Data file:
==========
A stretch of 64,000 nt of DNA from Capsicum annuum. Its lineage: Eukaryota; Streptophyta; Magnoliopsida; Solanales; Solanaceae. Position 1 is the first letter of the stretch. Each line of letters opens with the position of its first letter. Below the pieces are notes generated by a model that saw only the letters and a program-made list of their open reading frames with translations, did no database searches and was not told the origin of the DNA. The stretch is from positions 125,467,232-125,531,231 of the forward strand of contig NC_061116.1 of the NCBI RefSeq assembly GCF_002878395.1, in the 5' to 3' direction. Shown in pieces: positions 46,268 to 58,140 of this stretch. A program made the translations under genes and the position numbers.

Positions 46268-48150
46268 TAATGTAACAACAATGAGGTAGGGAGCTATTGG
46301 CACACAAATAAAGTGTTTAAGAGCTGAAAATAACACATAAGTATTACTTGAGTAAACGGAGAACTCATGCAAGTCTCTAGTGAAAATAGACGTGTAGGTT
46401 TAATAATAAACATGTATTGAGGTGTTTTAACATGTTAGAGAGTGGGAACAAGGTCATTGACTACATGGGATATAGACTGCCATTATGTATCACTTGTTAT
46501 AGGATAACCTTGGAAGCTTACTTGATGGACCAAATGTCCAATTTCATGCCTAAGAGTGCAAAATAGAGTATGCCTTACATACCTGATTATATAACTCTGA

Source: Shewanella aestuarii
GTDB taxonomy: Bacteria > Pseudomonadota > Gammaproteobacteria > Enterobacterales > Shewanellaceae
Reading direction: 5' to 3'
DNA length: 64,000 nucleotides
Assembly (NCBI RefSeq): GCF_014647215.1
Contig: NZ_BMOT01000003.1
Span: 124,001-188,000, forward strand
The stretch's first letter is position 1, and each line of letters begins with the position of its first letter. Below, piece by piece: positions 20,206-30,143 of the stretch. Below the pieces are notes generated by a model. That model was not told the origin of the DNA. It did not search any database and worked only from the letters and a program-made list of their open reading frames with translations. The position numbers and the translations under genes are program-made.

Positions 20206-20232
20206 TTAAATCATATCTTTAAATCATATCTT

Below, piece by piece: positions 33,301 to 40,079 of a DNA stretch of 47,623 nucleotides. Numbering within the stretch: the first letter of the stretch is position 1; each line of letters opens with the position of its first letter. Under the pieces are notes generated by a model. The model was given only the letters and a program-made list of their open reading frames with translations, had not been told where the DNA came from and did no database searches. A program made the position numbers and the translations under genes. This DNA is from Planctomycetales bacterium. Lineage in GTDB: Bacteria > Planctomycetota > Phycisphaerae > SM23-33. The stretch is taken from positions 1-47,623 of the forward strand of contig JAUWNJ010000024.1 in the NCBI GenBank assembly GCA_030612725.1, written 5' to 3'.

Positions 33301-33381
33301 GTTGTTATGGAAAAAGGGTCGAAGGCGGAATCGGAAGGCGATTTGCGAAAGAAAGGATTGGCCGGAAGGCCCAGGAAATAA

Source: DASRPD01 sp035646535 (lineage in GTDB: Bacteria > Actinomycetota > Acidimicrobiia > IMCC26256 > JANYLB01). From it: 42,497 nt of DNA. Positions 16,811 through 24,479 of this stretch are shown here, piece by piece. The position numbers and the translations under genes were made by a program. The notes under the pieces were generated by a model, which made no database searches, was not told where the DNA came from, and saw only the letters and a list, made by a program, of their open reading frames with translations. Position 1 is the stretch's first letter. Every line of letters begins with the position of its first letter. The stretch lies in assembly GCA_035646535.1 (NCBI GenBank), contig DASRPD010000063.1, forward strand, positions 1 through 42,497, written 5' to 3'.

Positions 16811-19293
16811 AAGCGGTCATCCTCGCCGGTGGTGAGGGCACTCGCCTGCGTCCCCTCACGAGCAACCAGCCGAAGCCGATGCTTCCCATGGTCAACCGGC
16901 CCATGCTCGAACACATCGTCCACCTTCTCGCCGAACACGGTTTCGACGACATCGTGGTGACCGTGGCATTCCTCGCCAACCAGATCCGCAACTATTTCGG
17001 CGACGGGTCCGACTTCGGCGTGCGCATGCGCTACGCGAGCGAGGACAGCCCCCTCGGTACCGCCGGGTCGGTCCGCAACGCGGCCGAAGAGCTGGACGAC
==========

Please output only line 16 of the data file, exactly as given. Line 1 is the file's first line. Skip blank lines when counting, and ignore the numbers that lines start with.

20206 TTAAATCATATCTTTAAATCATATCTT